Hey, thanks for the replies everybody. So I ordered the 66" roundbars as my two kayaks sitting next to each other are 58" wide. For now, I’m just going to put some pipe insulation around the bars and strap the kayaks down hull-side up. I can always get a bit fancier later on if needed.


Love all the info on here. I was just thinking about how to mount SUPs today. Ya’ll answered most of my questions, other than: once the boat, kayak, SUP is up there how do you manage to tie them down with the GFC being so tall? Or is it fairly straight forward because you only need to be able to reach the edges of the roof?

Break out that telescoping ladder, Holmes.

If you’ve pictures of this system I would love to see it. Thanks for considering.

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Also interested. My wife and I will want to both put our Wilderness Systems Tarpon 140’s on top of the GFC. Thinking we’ll have to go with the Yakima round bars for length (unless GFC comes out with a bracket that accepts longer ‘HD’ bars)

I know this is an old thread but I recommend wrapping your bars in some foam and then just strapping them to the bars (catch some grab loops) for boats of that size. For whitewater boats that’s what I do most of the time and when it’s more boats I’ll use a stacker. Sea kayaks that are 15’-18’ is when I’ll start using a J cradle.

I have two kayaks and two bikes that I need to take with me for my next trip, it could be more complicated than I thought. So I think a DIY vertical kayak rack can also fit my 5th-wheel kayak rack plans. I attach a ¾” 200-PSI PVC pipe on both ends of the ¾” EMT steel pipe. Secure both ends with ¾” PVC fittings. One end should be removable and secured by the spring pin when the kayak is already in place.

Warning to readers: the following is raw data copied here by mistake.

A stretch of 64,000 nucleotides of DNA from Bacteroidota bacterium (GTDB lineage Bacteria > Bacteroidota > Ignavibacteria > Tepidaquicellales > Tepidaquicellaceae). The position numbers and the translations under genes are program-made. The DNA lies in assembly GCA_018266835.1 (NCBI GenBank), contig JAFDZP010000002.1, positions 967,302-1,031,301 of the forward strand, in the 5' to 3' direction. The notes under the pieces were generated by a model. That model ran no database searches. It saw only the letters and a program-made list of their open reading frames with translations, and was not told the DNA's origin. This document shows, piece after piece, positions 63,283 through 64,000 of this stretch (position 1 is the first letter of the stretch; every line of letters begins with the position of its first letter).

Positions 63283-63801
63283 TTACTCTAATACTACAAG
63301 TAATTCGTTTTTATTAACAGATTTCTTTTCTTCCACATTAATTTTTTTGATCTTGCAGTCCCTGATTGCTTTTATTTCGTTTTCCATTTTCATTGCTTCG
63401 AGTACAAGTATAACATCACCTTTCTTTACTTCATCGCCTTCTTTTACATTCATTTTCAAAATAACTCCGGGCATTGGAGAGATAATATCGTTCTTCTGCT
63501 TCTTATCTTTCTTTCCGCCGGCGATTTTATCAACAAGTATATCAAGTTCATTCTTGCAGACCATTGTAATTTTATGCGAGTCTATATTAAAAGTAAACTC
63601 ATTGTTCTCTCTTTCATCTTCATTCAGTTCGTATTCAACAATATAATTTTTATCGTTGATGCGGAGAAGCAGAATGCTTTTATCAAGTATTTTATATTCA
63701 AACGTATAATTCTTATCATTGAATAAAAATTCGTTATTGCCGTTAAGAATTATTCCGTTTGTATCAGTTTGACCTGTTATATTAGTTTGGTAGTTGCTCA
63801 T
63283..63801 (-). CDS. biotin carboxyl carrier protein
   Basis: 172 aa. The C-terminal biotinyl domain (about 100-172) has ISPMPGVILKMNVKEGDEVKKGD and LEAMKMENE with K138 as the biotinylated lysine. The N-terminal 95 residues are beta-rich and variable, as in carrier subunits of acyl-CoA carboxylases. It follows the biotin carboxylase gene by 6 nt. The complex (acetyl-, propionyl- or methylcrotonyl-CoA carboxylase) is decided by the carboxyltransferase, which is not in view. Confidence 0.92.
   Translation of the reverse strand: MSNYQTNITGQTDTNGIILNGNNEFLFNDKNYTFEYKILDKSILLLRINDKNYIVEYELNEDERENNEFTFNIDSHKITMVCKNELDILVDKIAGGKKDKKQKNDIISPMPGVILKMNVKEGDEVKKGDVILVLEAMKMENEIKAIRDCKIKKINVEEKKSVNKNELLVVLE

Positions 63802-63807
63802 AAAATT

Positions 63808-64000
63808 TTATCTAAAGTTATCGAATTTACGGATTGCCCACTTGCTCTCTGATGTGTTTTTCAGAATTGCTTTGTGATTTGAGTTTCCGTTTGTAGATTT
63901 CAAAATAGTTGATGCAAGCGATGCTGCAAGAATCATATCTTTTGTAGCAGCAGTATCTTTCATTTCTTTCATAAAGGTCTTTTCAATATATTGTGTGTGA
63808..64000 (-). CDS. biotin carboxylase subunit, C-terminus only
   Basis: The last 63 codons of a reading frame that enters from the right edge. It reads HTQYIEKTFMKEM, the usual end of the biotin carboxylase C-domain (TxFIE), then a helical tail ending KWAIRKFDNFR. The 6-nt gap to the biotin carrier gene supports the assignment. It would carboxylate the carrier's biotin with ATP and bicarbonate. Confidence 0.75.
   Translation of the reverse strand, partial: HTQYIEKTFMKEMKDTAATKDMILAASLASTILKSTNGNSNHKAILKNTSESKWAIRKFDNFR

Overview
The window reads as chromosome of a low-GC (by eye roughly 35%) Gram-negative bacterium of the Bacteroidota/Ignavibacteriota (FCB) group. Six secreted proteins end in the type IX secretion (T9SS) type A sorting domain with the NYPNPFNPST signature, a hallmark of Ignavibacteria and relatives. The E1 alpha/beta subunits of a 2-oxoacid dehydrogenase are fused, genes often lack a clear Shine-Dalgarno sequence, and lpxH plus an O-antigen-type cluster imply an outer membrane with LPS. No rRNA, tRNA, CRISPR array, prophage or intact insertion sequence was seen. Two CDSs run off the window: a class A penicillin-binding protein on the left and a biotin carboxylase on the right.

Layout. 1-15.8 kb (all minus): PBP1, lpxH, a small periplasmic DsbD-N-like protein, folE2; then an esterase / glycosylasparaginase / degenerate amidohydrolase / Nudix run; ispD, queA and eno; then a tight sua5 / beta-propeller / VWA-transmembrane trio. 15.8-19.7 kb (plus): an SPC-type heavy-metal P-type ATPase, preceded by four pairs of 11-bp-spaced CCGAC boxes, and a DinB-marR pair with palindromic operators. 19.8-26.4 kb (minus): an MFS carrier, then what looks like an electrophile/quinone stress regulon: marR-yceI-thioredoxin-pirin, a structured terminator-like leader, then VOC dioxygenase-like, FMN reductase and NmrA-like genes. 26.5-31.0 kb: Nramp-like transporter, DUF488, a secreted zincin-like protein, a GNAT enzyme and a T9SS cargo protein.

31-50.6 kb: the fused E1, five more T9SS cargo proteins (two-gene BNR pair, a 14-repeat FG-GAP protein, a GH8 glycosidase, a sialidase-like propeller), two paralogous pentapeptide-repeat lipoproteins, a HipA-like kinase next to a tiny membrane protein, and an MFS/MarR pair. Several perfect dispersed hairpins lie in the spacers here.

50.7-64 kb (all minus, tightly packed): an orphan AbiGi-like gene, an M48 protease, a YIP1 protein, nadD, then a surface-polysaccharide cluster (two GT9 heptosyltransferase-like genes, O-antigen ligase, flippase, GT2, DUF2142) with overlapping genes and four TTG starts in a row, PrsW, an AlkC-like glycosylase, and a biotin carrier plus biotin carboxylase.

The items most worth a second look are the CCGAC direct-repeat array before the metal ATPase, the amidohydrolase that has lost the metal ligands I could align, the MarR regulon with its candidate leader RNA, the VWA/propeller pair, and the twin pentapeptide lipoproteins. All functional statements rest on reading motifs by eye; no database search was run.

figuring out how to transport your kayak while traveling in an RV can be trickier than you might think, but knowing the way to build a kayak rack comes in.

Look into Rhino Racks’ kayak holders. They’re basically like a J hook that can pivot and lock into various angles anywhere from flat to straight up, and will fit onto the beef bars if your purchase a few longer bolts. Its easy to step up onto the tailgate, slide the boat on flat and then rotate them upright to lock into position and tighten down the straps. I find that method is easier than the awkward toss up from the side when doing it solo. First picture you can kind of see the setup, and once the first one is in place its easy to use that one as a stacker to get plenty more up there.


Is that the Rhino Rack J carrier?

I’ve had 4 kayaks on the roof quite a few times and for long drives (10 hours) and haven’t had any issues just strapping them to the beef bars.

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You can try tamperproof chains or cable locks for locking a kayak to your roof rack if tie-down straps aren’t available. Most expert kayakers recommend using the Kryptonite Fahgettaboudit Chain, featuring superior-reinforced double deadbolt lock and 14-mm-thick 3T manganese steel chain links.

Even though your kayak can be secured with a locking rack, you can increase its security by asking the police whether you can leave your car parked in their area.